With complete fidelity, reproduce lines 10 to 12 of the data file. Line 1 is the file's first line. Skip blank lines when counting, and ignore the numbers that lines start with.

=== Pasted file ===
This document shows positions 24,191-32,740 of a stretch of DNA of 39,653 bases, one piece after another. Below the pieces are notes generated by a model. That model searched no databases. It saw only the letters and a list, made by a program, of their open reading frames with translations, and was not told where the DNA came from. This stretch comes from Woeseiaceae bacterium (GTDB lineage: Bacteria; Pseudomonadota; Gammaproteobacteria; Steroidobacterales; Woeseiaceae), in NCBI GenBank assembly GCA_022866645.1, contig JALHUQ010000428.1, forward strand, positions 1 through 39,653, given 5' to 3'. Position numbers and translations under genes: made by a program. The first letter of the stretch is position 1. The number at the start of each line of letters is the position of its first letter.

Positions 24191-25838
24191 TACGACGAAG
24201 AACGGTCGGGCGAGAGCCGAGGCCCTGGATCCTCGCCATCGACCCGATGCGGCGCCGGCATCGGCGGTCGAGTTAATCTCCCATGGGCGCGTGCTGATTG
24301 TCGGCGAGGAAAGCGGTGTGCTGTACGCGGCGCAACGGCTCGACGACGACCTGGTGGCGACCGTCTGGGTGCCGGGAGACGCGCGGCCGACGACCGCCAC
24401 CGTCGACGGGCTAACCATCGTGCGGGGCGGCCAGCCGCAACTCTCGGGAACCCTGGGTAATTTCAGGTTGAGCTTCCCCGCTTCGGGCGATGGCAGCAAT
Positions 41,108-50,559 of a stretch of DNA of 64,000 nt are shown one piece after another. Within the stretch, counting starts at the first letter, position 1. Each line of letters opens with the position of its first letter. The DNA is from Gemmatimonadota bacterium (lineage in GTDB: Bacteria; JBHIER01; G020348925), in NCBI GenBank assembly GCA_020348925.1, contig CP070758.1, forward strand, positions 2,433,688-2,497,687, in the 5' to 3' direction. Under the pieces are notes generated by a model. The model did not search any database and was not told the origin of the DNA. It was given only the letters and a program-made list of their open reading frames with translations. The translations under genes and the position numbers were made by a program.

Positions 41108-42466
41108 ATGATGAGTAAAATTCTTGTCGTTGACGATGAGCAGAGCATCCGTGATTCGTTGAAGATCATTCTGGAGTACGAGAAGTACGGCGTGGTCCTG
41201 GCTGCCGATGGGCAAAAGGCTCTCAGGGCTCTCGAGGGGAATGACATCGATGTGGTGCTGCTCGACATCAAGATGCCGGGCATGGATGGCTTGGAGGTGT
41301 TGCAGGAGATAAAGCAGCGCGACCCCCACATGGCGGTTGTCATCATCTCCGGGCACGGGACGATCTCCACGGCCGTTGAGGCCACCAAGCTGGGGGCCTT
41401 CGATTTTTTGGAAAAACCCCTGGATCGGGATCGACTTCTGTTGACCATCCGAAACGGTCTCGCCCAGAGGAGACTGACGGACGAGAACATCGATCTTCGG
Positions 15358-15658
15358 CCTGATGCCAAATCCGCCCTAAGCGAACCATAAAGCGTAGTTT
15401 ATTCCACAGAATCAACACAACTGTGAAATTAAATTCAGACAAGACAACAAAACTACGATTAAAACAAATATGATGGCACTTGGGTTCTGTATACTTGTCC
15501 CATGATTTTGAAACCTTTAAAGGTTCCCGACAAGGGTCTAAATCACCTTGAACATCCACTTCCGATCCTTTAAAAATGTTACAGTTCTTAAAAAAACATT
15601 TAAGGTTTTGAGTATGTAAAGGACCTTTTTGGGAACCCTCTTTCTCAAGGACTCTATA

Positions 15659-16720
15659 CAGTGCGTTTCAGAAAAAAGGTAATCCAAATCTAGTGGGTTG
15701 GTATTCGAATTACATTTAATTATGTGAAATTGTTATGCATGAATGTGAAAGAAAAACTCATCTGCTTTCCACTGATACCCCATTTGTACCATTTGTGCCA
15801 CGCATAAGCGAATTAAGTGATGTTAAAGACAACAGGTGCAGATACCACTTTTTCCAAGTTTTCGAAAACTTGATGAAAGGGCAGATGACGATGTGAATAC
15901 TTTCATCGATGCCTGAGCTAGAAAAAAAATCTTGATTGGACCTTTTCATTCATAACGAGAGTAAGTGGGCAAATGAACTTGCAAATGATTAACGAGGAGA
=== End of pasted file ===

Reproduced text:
41201 GCTGCCGATGGGCAAAAGGCTCTCAGGGCTCTCGAGGGGAATGACATCGATGTGGTGCTGCTCGACATCAAGATGCCGGGCATGGATGGCTTGGAGGTGT
41301 TGCAGGAGATAAAGCAGCGCGACCCCCACATGGCGGTTGTCATCATCTCCGGGCACGGGACGATCTCCACGGCCGTTGAGGCCACCAAGCTGGGGGCCTT
41401 CGATTTTTTGGAAAAACCCCTGGATCGGGATCGACTTCTGTTGACCATCCGAAACGGTCTCGCCCAGAGGAGACTGACGGACGAGAACATCGATCTTCGG